Sjögren’s real lives

Sjögren’s real lives

Renée Coachman*

I was working full-time as a GP, studying, and a busy mum with two children.

I noticed over about 6-12 months that I was becoming overwhelmed by joint pain and fatigue. I had dry eyes — particularly when I was driving.

My family were bewildered initially. Pain, fatigue and dryness are very hard to quantify and express. I can’t walk more than 100 meters without experiencing joint pain. And dry eyes mean I only drive locally, making me dependent on other people. The disease had a huge impact on us.

I was on an emotional rollercoaster of sadness at the loss of health, and frustrated at not being able to do what I wanted to. Depression set in due to the overwhelming symptoms.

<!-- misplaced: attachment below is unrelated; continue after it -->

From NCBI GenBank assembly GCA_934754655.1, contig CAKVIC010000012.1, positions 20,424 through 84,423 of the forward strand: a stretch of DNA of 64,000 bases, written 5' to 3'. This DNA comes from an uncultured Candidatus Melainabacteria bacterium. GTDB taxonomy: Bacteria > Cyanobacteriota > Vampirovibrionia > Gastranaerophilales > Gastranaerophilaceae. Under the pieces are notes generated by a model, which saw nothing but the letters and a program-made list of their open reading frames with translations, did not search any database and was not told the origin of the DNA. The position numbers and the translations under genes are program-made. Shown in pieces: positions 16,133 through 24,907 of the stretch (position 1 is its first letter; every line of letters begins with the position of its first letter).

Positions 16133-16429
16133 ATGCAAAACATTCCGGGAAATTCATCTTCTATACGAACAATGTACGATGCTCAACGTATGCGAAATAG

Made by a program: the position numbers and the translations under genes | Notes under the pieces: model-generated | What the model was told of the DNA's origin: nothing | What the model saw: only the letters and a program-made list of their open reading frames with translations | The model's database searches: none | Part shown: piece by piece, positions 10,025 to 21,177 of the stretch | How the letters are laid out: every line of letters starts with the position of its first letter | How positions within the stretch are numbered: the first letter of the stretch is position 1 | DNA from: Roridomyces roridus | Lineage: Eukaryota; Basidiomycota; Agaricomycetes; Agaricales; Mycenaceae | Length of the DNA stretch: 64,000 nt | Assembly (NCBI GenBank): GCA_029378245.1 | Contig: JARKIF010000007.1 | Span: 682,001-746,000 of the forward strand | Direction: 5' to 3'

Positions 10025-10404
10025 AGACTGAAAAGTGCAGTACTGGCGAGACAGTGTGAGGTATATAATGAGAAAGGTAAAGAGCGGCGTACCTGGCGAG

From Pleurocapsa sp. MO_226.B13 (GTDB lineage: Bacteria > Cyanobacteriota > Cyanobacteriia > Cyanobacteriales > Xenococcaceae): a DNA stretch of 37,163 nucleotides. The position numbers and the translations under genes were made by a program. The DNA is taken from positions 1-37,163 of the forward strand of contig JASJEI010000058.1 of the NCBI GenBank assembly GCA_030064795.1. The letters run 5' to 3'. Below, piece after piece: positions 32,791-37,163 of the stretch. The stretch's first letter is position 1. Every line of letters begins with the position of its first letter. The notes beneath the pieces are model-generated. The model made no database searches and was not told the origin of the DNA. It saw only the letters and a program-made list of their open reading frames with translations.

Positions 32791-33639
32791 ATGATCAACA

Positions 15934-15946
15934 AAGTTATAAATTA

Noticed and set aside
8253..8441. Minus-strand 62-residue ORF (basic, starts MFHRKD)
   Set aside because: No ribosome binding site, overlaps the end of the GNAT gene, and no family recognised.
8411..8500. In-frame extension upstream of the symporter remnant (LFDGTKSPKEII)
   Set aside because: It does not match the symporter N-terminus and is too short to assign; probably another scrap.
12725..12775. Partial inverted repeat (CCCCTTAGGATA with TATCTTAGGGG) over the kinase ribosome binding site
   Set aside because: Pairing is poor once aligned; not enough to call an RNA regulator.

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Judith Falconer*

After reaching my 40s, I noticed my eyes were becoming increasingly dry, something I put down to long hours at the computer. Then around 50 I developed a very dry mouth as well. At the time I was working hard to establish a new company based on technology transfer.

In August 2005 I started developing symptoms of what was later diagnosed as lupus, including the classic eye-mask rash, and shoulder pain.

It took nearly 18 months to get a diagnosis of lupus with central nervous system involvement, and of Sjögren’s syndrome. My family doesn't have a strong history of autoimmune disease, although my sister had severe excema and asthma. I now know autoimmune diseases are often concomitant.

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